Preventive Care Pricing: How to Find the 'Goldilocks Zone'

Pet owner pricing for veterinary diagnostics can be a tricky subject with pet owners. Traditionally, it is calculated by applying a markup to the practice's cost of the test, typically two to three times the cost. When a pet is sick, this may seem like a cost worth spending to pet owners. However, with preventive care testing, the price determined with this method is likely to discourage those same owners from accepting the recommendation. A compliance-driven price strategy considers pet owner price sensitivity, veterinary time cost, and downstream revenue. Using this method, preventive care diagnostics are offered at a lower price than sick pet testing even though the tests used in either case are the same.

So, how do we arrive at a pet owner price that is attractive to clients and provides appropriate veterinary practice profitability? We have to find the Goldilocks Zone — not too high, not too low. Just right.

Strategizing Veterinary Practice Pricing

Pet owner price, profit per test, and client compliance combine to determine total profit for preventive care diagnostics. There is an ideal price point where more pets get the care they need and overall hospital profit is maximized. Let's look at three ways to price preventive care diagnostics, assuming the cost to the practice is the same in each case:

  • Cost-based pricing with a traditional markup. The pet owner cost per test is high, as is the profit per test. Unfortunately, relatively few clients decide to test at this price. Not many pets get care and the total profit is low.
  • Bargain pricing. This takes the opposite approach to cost-based pricing. The pet owner cost is low, almost too good to be true, and as a result, the profit per test is very low. Almost all clients choose to test, but the practice is not generating a desirable amount of profit.
  • Compliance-driven pricing. The pet owner cost and profit per test are modest. Client demand is strong, many pets benefit from testing, and veterinary practice profitability is maximized.

Unfortunately, there is no magic number or percentage that determines where the Goldilocks Zone falls. It will be different for every practice based on its unique features and its specific clientele.

Finding the Goldilocks Zone

A good place to start is by thinking about what the practice currently recommends for all pets annually — perhaps heartworm/tick disease screening and fecal parasite testing in dogs and retroviral and fecal parasite testing in cats. What is the current pet owner cost for these services? What is the practice profit for these tests? Then, build from there. What would pet owners think is a reasonable price for the additional information gained from preventive care diagnostics? How much additional profit is appropriate to generate per test? This is the sweet spot.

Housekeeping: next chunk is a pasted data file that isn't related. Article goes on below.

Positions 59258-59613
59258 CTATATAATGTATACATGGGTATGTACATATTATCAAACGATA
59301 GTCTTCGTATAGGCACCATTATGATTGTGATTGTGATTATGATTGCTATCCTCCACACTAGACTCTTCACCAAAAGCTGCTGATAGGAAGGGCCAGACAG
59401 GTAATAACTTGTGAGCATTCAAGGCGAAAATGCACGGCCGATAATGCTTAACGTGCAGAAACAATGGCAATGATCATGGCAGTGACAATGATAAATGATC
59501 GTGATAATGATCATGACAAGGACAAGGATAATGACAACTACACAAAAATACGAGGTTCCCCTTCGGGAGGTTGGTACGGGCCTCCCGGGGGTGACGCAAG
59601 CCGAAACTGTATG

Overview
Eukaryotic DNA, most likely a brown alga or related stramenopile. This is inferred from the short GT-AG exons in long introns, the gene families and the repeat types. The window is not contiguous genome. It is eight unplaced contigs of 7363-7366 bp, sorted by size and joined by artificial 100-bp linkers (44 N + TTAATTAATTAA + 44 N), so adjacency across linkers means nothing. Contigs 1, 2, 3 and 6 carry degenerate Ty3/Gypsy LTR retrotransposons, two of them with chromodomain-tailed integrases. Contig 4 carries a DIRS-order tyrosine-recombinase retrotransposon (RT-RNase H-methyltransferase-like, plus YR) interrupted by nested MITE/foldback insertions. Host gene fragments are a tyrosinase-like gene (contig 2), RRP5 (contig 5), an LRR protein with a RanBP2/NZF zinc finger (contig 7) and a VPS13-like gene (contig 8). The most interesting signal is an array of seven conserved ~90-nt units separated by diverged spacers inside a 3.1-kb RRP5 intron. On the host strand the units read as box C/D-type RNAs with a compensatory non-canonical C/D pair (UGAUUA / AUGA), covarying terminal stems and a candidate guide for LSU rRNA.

But we're not done yet! Determining pet owner cost is not a set-it-and-forget-it activity. Once a great price for preventive care diagnostics is determined, we need to monitor the outcome. Many practices don't find the Goldilocks Zone on the first try; it's trial and error.

Measuring Success

After the team has become comfortable with the new testing protocols and everyone is communicating effectively with pet owners, it's time to measure success. Look at:

  • The team's feedback. They will be able to tell if the price seems reasonable and if they are excited to offer an increased level of care at an attractive price point. Subjectively, are more clients accepting or declining the recommendation?
  • Pet owner response. What are the clients saying to the team? Are they hearing more "maybe next time" responses or "Wow, that's less than I was expecting"?
  • Hard numbers. How many testing profiles are running now compared to last month or before starting this effort? What percentage of wellness visits include preventive care diagnostics? How has the laboratory revenue changed in total dollars and as a percentage of revenue?

If clients are not responding as well as anticipated, consider lowering the price to gain compliance. If the response is overwhelmingly positive, there may be room to increase the price and increase profitability without dramatically impacting client acceptance. After any change, it's important to measure success and adjust again as needed.

Providing patients with the best possible care is always the top priority. Preventive care diagnostic testing is an opportunity to gain deeper insights into patient health sooner, so they can stay healthier, longer. Preventive care is also a unique way to improve the financial health of the practice. With a deliberate approach to pet owner cost decisions, we can find the sweet spot, the Goldilocks Zone, where more pets get care and practice goals are met.

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Elizabeth Hetler

Dr. Elizabeth Hetler is the Veterinary Business Training Manager at IDEXX, where she is responsible for uniting the clinical and economic importance of veterinary diagnostics. She practiced companion animal medicine in the Chicago suburbs and has held positions as an associate veterinarian, practice owner, medical director of a corporate practice, relief veterinarian and is a Certified Veterinary Practice Manager.  After over seventeen years in clinical practice, Dr. Hetler joined the IDEXX team to pursue her passion for helping the profession practice high quality medicine and operate thriving businesses.

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